What I tell people when they experience death of a loved one

IMG_0005via Instagram @aldentans

Last week, my aunt succumbed to her long battle with cancer. 

It was a very sad event in the entire family. What got to me most was seeing my mom and other relatives cry in front of me.

I remember my cousin, my late aunt’s son saying the real challenge would be what comes after.

It reminded me of the time I attended one of my good friends’ brother’s wake who died in a freak accident.

My friend asked me then, “How did you do it? How did you move on with life after your dad’s passing?”

And for the first time ever, I’ll write down what I answered:

“You’ll know what to do.

Yes, it’s going to hurt like hell. It’s going to be really painful for a while, but you’ll know what to do.

When my dad died, I was very scared for a lot of things. I specifically remember feeling very concerned for my mom who, for the first time in a long while had to start sleeping in her room alone.

But night came, and day came. It went just like that.

It felt painful. It also felt weird. But I went with it.

And that’s just life. It didn’t stop at all. Time didn’t stop. You just keep moving on.

As long as you keep making little, sensible decisions everyday, you’ll know what to do.

If you aren’t self-destructive enough to take drugs and do other stupid shit to wreck your life, you’ll know what to do.

So relax. You got this shit. You’ll know what to do.”

That was my answer.

It was one of the hardest lessons in my life, but it made me strong and who I am today. It contributed largely for me to continuously evolve into a better version of myself.

And for that, I’m grateful.

Everybody has their own shit to deal with in life, and everybody does it in a different way.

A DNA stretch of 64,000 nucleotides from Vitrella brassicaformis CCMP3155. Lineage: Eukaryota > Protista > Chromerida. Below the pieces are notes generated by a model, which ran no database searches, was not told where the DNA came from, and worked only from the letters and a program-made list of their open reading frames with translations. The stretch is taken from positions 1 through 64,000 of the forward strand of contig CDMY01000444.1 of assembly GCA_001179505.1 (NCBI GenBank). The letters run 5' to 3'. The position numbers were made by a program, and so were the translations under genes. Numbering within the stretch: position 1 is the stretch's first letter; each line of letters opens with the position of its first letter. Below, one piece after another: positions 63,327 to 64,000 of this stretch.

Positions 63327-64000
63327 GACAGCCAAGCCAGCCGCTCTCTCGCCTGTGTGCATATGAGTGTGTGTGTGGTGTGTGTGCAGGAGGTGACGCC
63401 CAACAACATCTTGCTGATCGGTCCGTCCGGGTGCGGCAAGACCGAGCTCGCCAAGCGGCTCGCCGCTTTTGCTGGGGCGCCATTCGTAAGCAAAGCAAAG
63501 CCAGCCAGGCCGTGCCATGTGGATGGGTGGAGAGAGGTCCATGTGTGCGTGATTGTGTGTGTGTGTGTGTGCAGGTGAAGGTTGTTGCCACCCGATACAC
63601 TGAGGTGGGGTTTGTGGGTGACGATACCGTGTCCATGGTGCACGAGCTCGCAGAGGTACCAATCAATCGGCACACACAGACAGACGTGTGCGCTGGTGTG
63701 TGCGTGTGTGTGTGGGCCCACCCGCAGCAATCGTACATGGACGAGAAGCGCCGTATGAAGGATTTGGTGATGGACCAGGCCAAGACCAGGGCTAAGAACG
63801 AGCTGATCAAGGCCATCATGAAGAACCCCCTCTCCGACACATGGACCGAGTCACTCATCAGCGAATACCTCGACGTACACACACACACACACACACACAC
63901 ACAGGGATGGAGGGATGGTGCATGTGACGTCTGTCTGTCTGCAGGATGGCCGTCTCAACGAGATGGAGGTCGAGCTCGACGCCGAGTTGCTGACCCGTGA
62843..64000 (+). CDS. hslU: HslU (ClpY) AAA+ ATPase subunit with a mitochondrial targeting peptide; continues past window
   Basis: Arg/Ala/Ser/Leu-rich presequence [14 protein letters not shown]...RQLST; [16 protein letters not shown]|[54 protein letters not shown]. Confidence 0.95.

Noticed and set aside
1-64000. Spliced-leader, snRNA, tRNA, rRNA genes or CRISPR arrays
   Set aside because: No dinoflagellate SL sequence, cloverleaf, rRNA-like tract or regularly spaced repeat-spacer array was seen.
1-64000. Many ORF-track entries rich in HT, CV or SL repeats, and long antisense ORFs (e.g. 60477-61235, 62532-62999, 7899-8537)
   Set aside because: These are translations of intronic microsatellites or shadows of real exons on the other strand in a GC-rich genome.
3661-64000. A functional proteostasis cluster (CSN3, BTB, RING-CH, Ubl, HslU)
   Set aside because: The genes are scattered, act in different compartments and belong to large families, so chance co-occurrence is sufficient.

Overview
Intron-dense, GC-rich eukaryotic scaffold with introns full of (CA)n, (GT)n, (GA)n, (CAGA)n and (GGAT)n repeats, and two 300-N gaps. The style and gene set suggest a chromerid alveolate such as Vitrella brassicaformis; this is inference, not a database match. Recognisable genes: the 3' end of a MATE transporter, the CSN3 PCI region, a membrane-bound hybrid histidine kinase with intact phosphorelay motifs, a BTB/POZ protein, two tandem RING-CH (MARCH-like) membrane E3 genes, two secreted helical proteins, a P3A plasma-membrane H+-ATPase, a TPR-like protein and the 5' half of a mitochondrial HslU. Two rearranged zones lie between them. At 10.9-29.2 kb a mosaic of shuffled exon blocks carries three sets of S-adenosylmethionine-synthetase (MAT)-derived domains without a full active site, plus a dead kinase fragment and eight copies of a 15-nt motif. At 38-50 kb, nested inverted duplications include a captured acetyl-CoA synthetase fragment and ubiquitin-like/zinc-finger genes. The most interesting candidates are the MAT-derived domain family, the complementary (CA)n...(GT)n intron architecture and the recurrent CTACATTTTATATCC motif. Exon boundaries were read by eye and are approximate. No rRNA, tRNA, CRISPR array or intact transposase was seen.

But we’re always so scared. That’s normal I guess, but sometimes, you can honestly afford to chill and relax a bit.

Because you really got this.

Just stop trying to predict the future. No one can get ever get it right.

Have a little faith in yourself that things will actually turn out right, cause it actually can.

Pain is just pain. It always passes.

Hope this little post helps today.

Go for 100 Days of no-bullshit happiness here if you want to stop being so afraid of life.

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  1. Jennifer - October 7, 2015 5:42 pm

    My mother passed away last month, and the only thing I’ve been able to do to move on is to…well…keep moving forward. I’m slowly figuring it out, but there’s definitely not a roadmap or checklist or workflow for what I’m experiencing (especially as I’m an only child). I just have to keep moving forward.

    Thank you for this post.

  2. ishaque kashandola - October 12, 2015 12:13 pm

    Well strengthened idea, Alden! But how can one improve his IQ after a series of confusion in life that would have deteriorated his concentration? Please help for this may occur to me.


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